an open letter …
on columns and relationships
When we cross paths, you and I, mostly what you want to know is how I come up with something to write every week. Ask any columnist what readers are most curious about and I’d wager they will tell you the same thing. Faced with your favourite question, I always find myself full of doubt. Do I lie? Tell you the ideas flow, as unstoppable and impressive as an uncorked fire hydrant? That when I sit down at my desk to write, I need merely reach up and pluck a few fully formed thoughts from the gravid gush, effortlessly weaving them together in a cogent narrative. One week faux-meat! The next menstrual cycles! Or do I tell you the far less thrilling truth? That for a day or two post-filing I rest easy, convincing myself brilliance will strike. Then, as the week passes, I begin to scrawl — halfcocked concepts, eavesdropped conversations, pithy phrases, coded ponderings — on the backs of bills, in the corner of sauce-stained serviettes, in the increasingly desperate hope something will come of all the nonsense.
Occasionally, though, one column’s themes roll into another’s, which rolls into another’s, spawning one big, happy snowball. Two weeks ago I weighed up roles within a relationship, and decided contentment lies neither in a 50-50 split, nor along traditional male/female-lines, but in the valuing of each other’s strengths and accepting of weaknesses. And then, last week, I wrote of feeling as if life’s relentless tasks were getting in the way of living. You know, said the real estate agent, whose observations about the unusualness of me bidding rather than my husband at the auction at which we bought our new house, prompted the first column, and who is selling our old house, a process which prompted the second column, I don’t reckon it’s that who does what is becoming less gendered, it’s just that women are now doing everything. But, she said, because pay inequity still exists, greater worth is usually placed on what a man brings to a relationship because he earns more. She has a point. And it’s not merely a question of the glass ceiling either. I work just as long and just as hard as my husband, yet because 80 per cent of my work is unpaid, the caring for our children and running of our household, I sometimes feel guilty, as if my contribution to our family is somehow less. So that even when I sit down at night, to supposedly put my feet up, I feel compelled to busy my hands, to fold washing or sew on a missing button. I think there are layers, though, nuances to this scenario, which mean it is not purely an issue of gender. The other day I read a sad tale in this newspaper of a man, recently widowed, bringing up his young family alone. He described life as hectic, but, he said, it hadn’t been as much as a shock for him as he imagined it would be for someone else. For he had been taught, he said, that if you are sitting down while someone else is working, you get up and you pitch in. I had never thought of it like this, however, I guess this is how I was brought up, too. My parents are busy people, active relaxers, and I inherited this trait. Recently I was at an event with a couple of other mothers; we were all there to watch our daughters, had all received the same email about how the day would pan out, yet I was the only one who knew where the girls needed to be, when. How do they achieve anything, I wondered, with such a haphazard approach to life? I might have concluded that it is because they were safe in the knowledge that, like the sucker I patently am, they could count on me having bothered to read that long and complicated email to its boring end. Bitterness lies down that path, though, and I resolved to apply the same principle of valuing a strength and accepting a weakness to my relationship with them as I try to do in my marriage. I would not resent their disorganisation, would instead appreciate their spontaneity, a quality I sorely lack.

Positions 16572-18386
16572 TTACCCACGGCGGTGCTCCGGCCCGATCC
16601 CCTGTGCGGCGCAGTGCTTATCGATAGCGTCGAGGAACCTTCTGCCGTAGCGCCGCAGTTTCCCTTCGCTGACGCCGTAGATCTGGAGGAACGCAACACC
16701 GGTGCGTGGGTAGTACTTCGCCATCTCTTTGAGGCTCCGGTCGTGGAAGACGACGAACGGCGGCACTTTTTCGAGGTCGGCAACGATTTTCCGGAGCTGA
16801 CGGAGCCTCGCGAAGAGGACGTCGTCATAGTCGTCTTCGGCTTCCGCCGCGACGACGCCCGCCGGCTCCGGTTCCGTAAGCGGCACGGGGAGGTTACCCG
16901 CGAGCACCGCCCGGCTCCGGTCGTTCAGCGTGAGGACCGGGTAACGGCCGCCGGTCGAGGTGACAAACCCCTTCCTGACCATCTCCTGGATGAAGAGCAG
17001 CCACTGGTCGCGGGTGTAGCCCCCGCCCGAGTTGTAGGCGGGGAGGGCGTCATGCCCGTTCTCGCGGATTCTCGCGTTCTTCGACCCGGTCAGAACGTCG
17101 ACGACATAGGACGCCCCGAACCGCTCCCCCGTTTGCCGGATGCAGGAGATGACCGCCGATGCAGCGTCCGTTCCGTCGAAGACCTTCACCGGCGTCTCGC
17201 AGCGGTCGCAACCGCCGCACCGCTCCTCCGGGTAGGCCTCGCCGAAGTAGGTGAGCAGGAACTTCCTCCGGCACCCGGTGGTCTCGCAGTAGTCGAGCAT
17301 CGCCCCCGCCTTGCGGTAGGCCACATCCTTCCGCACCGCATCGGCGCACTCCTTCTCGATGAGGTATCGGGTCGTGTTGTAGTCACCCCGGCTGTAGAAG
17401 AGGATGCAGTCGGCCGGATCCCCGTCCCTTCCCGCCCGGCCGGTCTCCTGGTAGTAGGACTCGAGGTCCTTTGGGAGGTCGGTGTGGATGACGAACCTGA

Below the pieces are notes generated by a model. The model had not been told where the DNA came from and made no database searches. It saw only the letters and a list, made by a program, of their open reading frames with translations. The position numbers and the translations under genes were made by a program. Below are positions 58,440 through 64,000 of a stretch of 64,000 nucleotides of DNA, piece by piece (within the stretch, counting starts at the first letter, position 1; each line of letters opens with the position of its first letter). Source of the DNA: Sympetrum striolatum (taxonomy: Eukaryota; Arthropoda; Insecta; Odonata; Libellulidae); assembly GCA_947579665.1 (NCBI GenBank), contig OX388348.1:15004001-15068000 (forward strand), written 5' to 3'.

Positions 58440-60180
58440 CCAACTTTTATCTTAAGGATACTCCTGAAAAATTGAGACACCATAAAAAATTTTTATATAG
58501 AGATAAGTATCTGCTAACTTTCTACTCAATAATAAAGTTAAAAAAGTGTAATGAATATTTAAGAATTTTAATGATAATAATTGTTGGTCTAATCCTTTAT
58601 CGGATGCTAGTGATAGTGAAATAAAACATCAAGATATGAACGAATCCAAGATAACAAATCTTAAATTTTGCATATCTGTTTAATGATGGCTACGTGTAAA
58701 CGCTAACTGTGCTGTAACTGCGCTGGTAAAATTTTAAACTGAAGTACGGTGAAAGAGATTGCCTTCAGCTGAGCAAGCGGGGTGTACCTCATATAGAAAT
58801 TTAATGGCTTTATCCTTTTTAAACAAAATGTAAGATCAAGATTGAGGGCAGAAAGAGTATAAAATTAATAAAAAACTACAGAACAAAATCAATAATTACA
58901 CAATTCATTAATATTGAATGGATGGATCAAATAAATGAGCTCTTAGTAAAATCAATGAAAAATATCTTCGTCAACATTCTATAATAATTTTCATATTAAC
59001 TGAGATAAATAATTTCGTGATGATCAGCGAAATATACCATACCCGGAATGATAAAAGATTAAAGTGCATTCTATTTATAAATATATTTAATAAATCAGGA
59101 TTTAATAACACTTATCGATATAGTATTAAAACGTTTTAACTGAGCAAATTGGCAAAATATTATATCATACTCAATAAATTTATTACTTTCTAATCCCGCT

Occasionally, one column’s themes roll into another’s, which rolls into another’s, spawning one big, happy snowball.